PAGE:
Vegans Rejoice: Meat Prices Rising More Than Fresh Fruits and Vegetables – Real Time Economics

It’s a good time to be a vegan. Meat prices are up 9.4% in June from a year earlier, and pork, fish and eggs are more expensive, too.

Prices for the food Americans buy in grocery stores were flat in June and up 2.4% from a year ago, the Labor Department said Tuesday. But that comes after a run-up in prices earlier this year, when what Americans pay for food at home rose between 0.4% and 0.7% over the past six months.

“In general, we are still seeing higher inflation among the foods located in the peripheral of the grocery store — meats, produce, dairy, etc.,” said Annemarie Kuhns, an economist at the U.S. Department of Agriculture. Non-perishable foods have had lower rates of inflation in recent months, she added.

Food prices have been ticking higher after a series of factors that, when taken together, dramatically reduce supply.

So far this year, a drought in Oklahoma and Texas has driven up cattle prices. A virus has killed millions of piglets and pushed up pork costs. Most of the shrimp eaten in the U.S. comes from Southeast Asia, where a bacterial infection has devastated inventory. A disease known as citrus greening is killing Florida’s orange and grapefruit trees.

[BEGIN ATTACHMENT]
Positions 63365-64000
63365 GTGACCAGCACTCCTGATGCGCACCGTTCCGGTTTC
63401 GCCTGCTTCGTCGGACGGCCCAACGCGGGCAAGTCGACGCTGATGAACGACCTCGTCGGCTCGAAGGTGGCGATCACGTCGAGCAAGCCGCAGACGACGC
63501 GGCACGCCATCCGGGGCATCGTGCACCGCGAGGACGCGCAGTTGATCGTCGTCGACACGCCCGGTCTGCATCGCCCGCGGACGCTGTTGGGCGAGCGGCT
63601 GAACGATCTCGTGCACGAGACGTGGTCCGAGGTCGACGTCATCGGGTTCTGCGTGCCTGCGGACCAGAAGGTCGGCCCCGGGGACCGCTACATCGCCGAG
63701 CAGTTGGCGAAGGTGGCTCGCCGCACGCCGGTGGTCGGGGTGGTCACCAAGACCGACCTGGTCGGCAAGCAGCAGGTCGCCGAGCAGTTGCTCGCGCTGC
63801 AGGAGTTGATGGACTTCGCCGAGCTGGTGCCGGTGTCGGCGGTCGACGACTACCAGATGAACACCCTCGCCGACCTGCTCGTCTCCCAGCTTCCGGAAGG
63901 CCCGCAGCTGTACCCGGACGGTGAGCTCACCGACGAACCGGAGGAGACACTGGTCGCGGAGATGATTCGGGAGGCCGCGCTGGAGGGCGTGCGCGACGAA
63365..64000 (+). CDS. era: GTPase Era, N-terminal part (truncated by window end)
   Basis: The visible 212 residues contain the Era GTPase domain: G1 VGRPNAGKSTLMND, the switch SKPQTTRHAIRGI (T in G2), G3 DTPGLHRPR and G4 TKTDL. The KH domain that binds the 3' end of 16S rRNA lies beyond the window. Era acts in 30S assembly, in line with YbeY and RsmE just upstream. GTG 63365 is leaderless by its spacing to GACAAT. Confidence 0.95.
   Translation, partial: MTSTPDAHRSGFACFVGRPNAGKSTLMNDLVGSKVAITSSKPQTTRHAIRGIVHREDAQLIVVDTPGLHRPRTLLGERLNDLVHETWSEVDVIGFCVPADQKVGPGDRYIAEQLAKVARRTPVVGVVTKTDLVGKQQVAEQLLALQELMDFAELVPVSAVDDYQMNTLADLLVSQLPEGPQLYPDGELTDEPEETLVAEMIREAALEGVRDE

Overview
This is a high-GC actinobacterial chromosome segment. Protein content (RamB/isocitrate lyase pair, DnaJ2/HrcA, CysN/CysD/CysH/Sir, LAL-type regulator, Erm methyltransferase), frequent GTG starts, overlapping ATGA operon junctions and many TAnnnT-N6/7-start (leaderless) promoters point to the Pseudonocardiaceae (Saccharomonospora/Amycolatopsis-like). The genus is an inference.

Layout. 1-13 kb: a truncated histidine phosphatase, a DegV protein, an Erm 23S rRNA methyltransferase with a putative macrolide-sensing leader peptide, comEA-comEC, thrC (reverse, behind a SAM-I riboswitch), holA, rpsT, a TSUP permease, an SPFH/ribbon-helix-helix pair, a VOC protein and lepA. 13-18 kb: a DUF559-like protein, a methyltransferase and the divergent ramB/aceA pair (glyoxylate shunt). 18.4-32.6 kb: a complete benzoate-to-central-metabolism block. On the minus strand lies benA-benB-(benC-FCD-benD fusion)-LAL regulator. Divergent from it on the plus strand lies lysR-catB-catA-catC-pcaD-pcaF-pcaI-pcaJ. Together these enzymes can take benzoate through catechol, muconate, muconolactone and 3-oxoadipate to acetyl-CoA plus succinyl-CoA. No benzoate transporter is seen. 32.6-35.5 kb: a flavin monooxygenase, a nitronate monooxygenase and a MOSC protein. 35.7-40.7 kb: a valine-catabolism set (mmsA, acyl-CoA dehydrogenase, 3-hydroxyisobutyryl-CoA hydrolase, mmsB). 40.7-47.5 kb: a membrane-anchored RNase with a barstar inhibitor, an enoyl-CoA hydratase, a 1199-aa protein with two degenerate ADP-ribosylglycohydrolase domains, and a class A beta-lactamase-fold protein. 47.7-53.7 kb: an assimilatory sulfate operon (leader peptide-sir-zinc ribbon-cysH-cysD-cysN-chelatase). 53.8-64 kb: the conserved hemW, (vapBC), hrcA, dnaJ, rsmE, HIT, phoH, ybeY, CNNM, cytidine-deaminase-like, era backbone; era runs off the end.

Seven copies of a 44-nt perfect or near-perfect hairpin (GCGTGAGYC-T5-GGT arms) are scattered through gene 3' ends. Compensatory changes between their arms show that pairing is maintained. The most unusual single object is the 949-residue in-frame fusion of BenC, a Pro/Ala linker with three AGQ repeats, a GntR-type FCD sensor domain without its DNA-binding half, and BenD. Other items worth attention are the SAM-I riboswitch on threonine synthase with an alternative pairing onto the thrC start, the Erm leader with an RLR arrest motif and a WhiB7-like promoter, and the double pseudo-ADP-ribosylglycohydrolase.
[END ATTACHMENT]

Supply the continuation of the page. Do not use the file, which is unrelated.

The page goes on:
Beef and veal prices were up 10.4% in June from a year ago, and prices for pork chops alone rose 14.3%, the largest increase since December 1990. Seafood-lovers paid 9.1% more for fresh fish and seafood from a year ago. And egg prices rose 8.6% over the year.

Vegetarian-friendly foods rose as well, but less than the prices for omnivores. Overall fresh fruit and vegetable prices rose 3% in June from a year earlier, driven by a 12.2% gain in citrus fruits. (Prices are falling for orange juice, however, but that is likely because Americans are drinking more exotic juices and flavored waters.)

Prices for lettuce rose 4.6% in June from a year ago, the largest gain since November 2013. Strong demand domestically and abroad is the “main factor” driving up lettuce prices, Ms. Kuhns said.

Still, the monthly gain in overall food prices “is pretty moderate after a four-month streak of 0.4%-to-0.5% gains,” said Jennifer Lee at BMO Capital Markets.

Consumers’ habits could have also kept prices somewhat level in June. If beef was too expensive, a shopper might buy chicken instead, for example.

“Substitution effect? Possibly,” Ms. Lee added.

A Labor Department analyst cautioned food price fluctuations can be particularly volatile, given the small sample size for many of the items in the consumer-price index report.



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22 July 2014 | 7:38 pm – Source:

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